Potts, BM and Jordan, GJ, The spatial pattern and scale of variation in Eucalyptus globulus ssp. globulus: Variation in seedling abnormalities and early growth, Australian Journal of Botany, 42, (2) pp. 471-492. ISSN 0067-1924 (1994) [Refereed Article]
Copyright 1994 CSIRO
Variation in seedling abnormalities and 2- and 4-year growth were studied in a trial in north-western Tasmania established from 594 open-pollinated families from throughout the geographical range of Eucalyptus globulus Labill. ssp, globulus and populations intergrading with other subspecies. Most (77-80%) of the total (phenotypic) variation in growth traits occurred within families. The genetic variation between families within localities (within c. 10 km; 13-15% of the total variation), between localities within regions (within c. 100-150 km; c: 4%) and between regions (3-8%) was generally highly significant. However, regional and locality components together accounted for only a small proportion of the total phenotypic variation. Little differentiation was detected between separate sampling sites within localities. Estimates of individual narrow-sense heritabilities were markedly higher than previous reports and were 0.38 for conic volume and 0.41 for height at 4 years, assuming a coefficient of relatedness of 0.4 amongst open-pollinated sibs. On average, progenies from the Otway Ranges region were the fastest growing at the test site, followed by those from King Island. Parent trees with high breeding values were concentrated in the Otway Ranges, Strzelecki Ranges and far south-eastern Tasmania with the Bass Strait island localities having intermediate frequencies.
Forest fragmentation through clearing for agriculture appears to have had a deleterious effect on the quantitative genetic structure of intergrade populations consistent with high levels of inbreeding. Remnant populations tended to have higher levels of severely abnormal seedlings, higher mortality and poorer growth, and higher heritability estimates and variability both within and between families. Advanced generation hybridisation and inbreeding due to long periods of isolation in small, relict populations may also have had similar effects. Populations sampled are, therefore, likely to have markedly different levels of inbreeding which may have inflated differences between localities and may have important consequences for the exploitation of this material for breeding.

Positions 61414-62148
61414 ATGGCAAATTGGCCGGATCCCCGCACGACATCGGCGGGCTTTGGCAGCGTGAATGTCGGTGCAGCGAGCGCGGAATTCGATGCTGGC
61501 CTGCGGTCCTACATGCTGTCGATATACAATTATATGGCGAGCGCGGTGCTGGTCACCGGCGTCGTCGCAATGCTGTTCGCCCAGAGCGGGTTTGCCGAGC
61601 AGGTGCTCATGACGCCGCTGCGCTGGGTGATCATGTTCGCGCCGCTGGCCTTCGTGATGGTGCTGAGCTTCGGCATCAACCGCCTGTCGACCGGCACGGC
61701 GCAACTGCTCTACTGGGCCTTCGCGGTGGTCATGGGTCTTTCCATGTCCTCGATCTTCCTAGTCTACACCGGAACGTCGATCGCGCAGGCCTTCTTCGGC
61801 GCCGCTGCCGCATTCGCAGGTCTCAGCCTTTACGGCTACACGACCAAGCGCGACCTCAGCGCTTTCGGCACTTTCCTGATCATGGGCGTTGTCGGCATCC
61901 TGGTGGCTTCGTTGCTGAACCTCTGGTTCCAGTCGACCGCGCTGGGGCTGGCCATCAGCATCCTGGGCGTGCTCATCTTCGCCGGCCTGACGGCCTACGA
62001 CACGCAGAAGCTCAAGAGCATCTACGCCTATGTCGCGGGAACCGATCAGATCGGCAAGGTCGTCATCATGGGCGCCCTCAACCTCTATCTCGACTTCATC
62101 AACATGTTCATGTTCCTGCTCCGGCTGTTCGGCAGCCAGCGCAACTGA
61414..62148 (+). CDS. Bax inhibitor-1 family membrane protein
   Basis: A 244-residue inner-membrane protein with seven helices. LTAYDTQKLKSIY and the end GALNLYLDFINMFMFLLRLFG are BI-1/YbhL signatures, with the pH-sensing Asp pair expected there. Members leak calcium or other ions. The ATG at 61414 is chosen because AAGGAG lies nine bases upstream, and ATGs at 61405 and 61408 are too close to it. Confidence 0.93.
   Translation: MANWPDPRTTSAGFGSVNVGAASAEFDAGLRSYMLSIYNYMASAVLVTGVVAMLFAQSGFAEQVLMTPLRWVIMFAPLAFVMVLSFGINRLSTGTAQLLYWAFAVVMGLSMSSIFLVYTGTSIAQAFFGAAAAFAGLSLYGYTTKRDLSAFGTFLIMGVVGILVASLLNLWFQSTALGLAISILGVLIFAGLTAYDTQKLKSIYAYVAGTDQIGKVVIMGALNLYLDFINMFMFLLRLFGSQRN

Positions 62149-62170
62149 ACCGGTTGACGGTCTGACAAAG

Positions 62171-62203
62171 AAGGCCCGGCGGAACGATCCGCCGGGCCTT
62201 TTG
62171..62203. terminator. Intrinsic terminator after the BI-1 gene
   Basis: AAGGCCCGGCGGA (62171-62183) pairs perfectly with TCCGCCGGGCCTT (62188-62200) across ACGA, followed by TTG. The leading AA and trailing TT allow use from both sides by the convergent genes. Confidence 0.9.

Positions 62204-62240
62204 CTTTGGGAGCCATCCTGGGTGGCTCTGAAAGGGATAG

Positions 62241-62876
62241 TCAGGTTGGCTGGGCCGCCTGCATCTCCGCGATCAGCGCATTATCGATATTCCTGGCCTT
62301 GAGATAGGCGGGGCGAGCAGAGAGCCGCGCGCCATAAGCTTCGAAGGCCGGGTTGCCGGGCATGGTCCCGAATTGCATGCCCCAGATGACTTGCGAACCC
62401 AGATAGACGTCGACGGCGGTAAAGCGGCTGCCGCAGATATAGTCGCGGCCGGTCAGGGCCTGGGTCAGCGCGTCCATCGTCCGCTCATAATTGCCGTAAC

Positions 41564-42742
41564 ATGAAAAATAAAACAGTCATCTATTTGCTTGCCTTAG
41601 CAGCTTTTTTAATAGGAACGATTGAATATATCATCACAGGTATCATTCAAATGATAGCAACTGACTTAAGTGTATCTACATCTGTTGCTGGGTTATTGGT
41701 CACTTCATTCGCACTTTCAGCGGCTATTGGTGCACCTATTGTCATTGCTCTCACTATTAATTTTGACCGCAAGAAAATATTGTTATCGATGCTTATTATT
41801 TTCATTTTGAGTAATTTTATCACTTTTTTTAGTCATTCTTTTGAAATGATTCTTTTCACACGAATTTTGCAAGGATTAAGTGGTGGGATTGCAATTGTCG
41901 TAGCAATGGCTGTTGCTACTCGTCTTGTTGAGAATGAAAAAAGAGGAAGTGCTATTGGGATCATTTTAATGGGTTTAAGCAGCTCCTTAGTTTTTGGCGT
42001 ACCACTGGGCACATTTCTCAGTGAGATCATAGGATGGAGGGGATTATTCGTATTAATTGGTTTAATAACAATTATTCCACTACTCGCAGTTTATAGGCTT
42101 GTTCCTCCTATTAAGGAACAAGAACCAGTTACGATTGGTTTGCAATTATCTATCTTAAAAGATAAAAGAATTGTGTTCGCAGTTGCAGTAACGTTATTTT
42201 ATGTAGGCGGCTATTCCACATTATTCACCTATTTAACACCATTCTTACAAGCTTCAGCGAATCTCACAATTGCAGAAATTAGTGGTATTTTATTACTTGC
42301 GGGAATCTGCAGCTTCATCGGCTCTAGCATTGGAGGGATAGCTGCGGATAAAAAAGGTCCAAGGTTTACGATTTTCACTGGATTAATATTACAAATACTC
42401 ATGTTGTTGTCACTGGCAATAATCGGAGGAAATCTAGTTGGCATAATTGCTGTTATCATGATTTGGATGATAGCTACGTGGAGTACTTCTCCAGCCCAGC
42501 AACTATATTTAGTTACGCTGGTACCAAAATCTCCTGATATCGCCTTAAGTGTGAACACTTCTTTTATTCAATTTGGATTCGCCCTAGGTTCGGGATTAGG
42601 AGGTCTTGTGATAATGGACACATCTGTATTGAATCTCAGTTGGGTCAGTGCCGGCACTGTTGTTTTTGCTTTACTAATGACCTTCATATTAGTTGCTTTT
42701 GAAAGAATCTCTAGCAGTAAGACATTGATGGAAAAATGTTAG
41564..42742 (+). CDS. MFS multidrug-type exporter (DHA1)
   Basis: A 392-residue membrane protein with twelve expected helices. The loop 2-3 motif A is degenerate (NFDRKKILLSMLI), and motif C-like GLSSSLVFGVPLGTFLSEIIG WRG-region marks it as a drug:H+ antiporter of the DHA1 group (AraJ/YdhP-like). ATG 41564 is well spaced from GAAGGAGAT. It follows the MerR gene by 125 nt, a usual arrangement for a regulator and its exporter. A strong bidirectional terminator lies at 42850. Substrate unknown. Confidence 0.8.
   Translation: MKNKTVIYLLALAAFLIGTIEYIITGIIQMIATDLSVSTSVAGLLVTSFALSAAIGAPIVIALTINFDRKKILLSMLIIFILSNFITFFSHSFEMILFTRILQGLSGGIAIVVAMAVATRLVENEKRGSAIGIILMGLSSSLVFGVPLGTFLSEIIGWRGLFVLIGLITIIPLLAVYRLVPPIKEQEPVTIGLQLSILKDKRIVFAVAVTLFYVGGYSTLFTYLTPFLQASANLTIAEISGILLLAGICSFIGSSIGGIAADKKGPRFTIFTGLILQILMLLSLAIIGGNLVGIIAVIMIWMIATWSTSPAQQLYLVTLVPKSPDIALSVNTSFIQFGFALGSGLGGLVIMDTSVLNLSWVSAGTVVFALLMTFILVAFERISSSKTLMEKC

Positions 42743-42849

|Item Type:||Refereed Article|
|Research Division:||Agricultural and Veterinary Sciences|
|Research Group:||Forestry Sciences|
|Research Field:||Forestry Pests, Health and Diseases|
|Objective Division:||Plant Production and Plant Primary Products|
|Objective Field:||Native Forests|
|Author:||Potts, BM (Professor Brad Potts)|
|Author:||Jordan, GJ (Associate Professor Greg Jordan)|
|Web of Science® Times Cited:||30|
|Deposited By:||Plant Science|
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